8.5/10 Cancer dramas are a dime a dozen these days and have been around for decades but “Our Friend” sets itself above and beyond your average, melodramatic weep fest. Something I didn’t know about this film going in was that this is based on a true story, automatically making it more emotionally impactful than your standard, fictional cancer drama. While watching I mentally noted how real and authentic all of the relationships in the film felt and part of that was because they are based upon real, authentic friendships in combination with Brad Ingelsby’s pitch perfect script. Massive credit has to also be given to our three leading actors; Casey Affleck, Dakota Johnson and Jason Segel, whose performances are anchored in passion and maturity. Their portrayals of friendship, marriage, parenthood, cancer, love and loss all ring true. Cancer can often get sugar coated in movies as a tragic yet graceful fading away, as opposed to the uglier side of how cancer really is. Erratic mood swings involving anger, hatred and confusion, severe memory loss and the inability to do basic, everyday tasks add up to a devastating and exhausting way to go out but this film wisely doesn’t shy away from any of it. We see the seeds of friendship formed early on and the highs that come from it, onto the low points of friendship and marriage, followed by the preparation for the reality of dying in your mid 30s and leaving two children behind. If it wasn’t obvious enough already, this is a tear jerker that will tug on your heart strings from start to finish. One of the most pleasant surprises was Segel’s character arc. In hindsight, the title is named after him so it shouldn’t have surprised me but I thought this was just Johnson’s cancer story. Instead, it is so much more and Segel plays a man whose struggle is familiar to many millennials today. His life is at a standstill, stuck in a job that pays the bills but that he doesn’t enjoy, no romantic prospects panning out, etc. In caring for his dying friend, he is given purpose and it’s something he is surprisingly great at doing, most likely due to having a big heart deep down. The emotional aspects are extremely strong in the film and I also enjoyed director Gabriela Cowperthwaite’s decision to include some time jumps in the film. Despite being two hours long, the pacing works well since not a moment of running time is wasted or bloated. Each scene acts to inform the audience and/or develop characters. If I had to nitpick tiny problems, which in no way hurt the overall product I would probably point out that the score is subtle but forgettable and the film doesn’t have a lot of replayability, unless you enjoy getting sad often. Regardless of any minor hiccups, this is a fantastic film that will resonate with a much wider audience than you might think. Everyone involved is bringing their A game and I suggest, as I did, that you find y(our) friend and have them watch this terrific piece of film making with you.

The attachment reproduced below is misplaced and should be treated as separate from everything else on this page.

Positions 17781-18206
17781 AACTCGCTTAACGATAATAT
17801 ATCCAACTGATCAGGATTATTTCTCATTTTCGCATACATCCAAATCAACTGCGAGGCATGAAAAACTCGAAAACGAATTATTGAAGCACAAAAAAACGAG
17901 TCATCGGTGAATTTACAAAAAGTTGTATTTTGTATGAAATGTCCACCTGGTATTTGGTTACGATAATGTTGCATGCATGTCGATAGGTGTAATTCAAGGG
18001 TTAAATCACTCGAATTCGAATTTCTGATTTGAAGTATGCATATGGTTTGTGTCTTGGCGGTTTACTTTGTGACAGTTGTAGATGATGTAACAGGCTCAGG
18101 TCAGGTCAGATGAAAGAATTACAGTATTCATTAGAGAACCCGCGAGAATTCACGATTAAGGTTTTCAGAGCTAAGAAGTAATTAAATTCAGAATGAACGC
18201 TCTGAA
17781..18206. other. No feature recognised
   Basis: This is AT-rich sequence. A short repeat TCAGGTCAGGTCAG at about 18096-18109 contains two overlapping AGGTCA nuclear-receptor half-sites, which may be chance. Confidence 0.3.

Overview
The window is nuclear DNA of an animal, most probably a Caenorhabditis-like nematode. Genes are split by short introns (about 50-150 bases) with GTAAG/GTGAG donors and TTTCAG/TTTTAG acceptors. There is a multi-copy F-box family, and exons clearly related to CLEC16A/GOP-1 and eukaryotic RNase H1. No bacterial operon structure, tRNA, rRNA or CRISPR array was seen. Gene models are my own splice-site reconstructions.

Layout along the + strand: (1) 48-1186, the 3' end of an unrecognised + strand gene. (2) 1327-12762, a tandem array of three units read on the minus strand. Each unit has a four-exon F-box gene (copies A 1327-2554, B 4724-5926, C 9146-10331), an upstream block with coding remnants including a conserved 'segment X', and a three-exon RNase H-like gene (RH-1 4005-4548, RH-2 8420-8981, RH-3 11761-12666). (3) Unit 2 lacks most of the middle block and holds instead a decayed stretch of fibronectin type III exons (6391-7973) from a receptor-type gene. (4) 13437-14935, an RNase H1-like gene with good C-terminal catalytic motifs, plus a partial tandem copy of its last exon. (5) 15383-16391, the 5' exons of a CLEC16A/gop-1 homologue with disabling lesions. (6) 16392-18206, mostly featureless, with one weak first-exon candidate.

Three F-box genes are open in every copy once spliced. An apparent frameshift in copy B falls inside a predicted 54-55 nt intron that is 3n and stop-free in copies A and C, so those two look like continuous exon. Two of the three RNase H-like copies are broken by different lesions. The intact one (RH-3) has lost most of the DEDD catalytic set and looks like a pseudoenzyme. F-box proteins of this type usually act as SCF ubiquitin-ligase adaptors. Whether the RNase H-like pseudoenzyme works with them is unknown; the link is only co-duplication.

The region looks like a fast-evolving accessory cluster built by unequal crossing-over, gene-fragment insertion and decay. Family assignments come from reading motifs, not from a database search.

#TheFiveYearAssuagement / #FiftyShadesOfDecay / #FightOfMyLife / #ShesOutOfYourTeague / #HowIOffsetYourMother / #ThisIsTheFriend

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